Constant motion, capturing the moments between the moments, discerning individual wants and needs, an insatiable appreciation for Nike Invincibles, knowing when to “hunt” and when it’s time to lean in and get to work, this is a story of connection diversified, and Somer Kreisman.
I first started seeing Somer Kreisman’s name pop up when sifting through the shots Matt Palmer sent over for his Conversational Pace feature. Since, I have seen Somer’s name all over the place, like when you’re thinking about buying a car and start seeing it everywhere. Except, instead of an overabundance of 4Runners, Somer’s name was attached to some of the most compelling, intimate, and poignant running photography I’ve seen; raw emotion and sheer grit from the highest trails to the flattest tracks (and everywhere in between.)
There are a million words, assumptions, and emotions brimming from Somer’s photos, and there are perhaps equal amounts going on behind the camera. Physical therapist weekdays, race photographer weekends, Pheobe Bridgers appreciator 24/7; it should go without saying that we, as humans, are complicated nuances, but sometimes, we forget. In our day-to-day, we’re bound to our titles and others’ expectations. But when throwing on a pair of Invincibles (or another running shoe), we’re free. This is the story of Somer Kriesman, someone who loves to climb hills.
Leggggs: Hi Somer! Thanks so much for being a part of this. Stoked we’re getting to chat. First off, short introduction and a little about yourself.
Somer Kreisman: Hi, I’m Somer (pronounced like the season). You can find me on @somerrunner and Strava. Offline you can find me shuffling around Greenlake in Seattle, WA at the crack of dawn and sometimes the not-so-crack of dawn.
Professionally, I’m a physical therapist during the week and a race photographer during the weekend.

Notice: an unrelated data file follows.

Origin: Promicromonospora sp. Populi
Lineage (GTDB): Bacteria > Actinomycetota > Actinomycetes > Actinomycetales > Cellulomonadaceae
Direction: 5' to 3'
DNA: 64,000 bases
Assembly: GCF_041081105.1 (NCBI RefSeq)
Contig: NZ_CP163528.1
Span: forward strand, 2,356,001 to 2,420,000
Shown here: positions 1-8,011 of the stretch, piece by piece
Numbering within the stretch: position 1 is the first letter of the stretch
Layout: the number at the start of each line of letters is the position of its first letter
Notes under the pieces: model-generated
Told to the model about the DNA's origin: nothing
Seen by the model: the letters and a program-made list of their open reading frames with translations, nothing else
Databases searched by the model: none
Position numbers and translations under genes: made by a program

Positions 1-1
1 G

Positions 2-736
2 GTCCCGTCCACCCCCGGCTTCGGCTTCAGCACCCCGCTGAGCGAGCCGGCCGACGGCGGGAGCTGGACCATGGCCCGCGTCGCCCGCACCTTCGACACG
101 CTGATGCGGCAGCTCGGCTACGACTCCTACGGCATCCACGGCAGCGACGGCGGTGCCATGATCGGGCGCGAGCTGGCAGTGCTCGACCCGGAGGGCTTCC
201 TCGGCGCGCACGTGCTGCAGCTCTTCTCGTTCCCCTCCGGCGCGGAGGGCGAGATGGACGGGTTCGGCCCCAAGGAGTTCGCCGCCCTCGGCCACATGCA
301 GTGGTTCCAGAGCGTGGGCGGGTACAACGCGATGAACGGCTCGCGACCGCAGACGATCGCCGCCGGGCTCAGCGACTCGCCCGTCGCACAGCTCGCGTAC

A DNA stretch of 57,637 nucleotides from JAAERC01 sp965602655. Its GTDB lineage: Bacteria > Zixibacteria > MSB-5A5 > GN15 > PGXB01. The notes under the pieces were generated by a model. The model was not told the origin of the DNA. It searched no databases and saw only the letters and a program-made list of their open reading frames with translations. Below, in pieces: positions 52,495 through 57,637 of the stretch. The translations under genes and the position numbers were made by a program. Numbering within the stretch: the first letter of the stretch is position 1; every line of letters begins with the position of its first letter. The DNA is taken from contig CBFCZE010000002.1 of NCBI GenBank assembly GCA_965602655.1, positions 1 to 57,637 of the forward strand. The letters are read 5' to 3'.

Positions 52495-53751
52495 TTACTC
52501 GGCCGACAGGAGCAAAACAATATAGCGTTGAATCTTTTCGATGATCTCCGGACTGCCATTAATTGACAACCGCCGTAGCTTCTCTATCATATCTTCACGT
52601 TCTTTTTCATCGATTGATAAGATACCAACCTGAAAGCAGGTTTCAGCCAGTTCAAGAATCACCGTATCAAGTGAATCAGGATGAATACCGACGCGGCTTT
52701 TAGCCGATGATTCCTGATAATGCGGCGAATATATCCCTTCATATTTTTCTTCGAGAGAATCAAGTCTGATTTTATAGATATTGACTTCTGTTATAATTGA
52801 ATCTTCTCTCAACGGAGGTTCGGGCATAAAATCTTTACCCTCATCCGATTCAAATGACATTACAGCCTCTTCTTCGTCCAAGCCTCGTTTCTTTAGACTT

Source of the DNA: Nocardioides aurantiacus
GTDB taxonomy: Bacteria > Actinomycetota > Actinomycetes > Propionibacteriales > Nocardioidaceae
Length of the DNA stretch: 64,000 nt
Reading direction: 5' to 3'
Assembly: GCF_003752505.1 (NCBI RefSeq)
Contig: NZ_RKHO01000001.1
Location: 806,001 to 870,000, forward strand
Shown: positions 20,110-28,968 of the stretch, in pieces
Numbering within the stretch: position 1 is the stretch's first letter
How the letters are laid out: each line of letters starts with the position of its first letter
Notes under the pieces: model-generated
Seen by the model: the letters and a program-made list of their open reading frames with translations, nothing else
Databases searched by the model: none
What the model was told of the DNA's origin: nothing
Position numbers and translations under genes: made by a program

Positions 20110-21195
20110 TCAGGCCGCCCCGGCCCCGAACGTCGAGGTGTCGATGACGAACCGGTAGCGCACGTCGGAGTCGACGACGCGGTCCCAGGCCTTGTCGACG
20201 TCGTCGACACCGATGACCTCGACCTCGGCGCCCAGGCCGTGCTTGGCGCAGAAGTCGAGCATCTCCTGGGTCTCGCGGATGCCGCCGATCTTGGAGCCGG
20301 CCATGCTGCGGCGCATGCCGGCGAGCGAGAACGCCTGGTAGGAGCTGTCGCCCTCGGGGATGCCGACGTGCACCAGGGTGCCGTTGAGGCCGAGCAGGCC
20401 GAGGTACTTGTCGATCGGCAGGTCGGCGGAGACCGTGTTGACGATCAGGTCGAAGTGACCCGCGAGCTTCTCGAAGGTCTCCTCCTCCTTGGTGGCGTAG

Leggggs: What’s your personal mission?
SK: The way you do anything is the way you do everything. Essentially this boils down to working hard wherever the ol’ feet are planted. Whether that’s in the clinic, during a race, on a photo assignment, in the gym, etc.
The way you do anything is the way you do everything.
Leggggs: I like simplifying things. So, if you had to sum yourself up in one sentence, what is it?
SK: Clever, but not in a functional way.
Leggggs: Outside of logging miles, what do you do to keep yourself happy? Your mind, body, soul… all that good stuff…
SK: I like to keep busy. I’m at my happiest when I’m in motion or working toward a goal. I derive a lot of joy and purpose from doing things that feel like they contribute positively to the world— whether that’s helping rehabilitate someone’s injury so they can get back to doing what they love, or capturing images of people that make them feel empowered and strong when they see them. Second happiest when snuggling with my whippet, Oakley.
Whenever I’m injured and not able to run, I usually lean pretty heavily on art as an outlet. I got really into film photography again in 2020 when I was dealing when plantar fasciitis (as far as injuries go, this one is a 0/10, do not recommend). I also like reading. Pilates is another great way to keep balanced, particularly as a runner.
Leggggs: When did you first get into running? And most importantly, why?
SK: I think this was in high school (2005ish), training for the P.E. mile. Never ran for a school team in high school or college.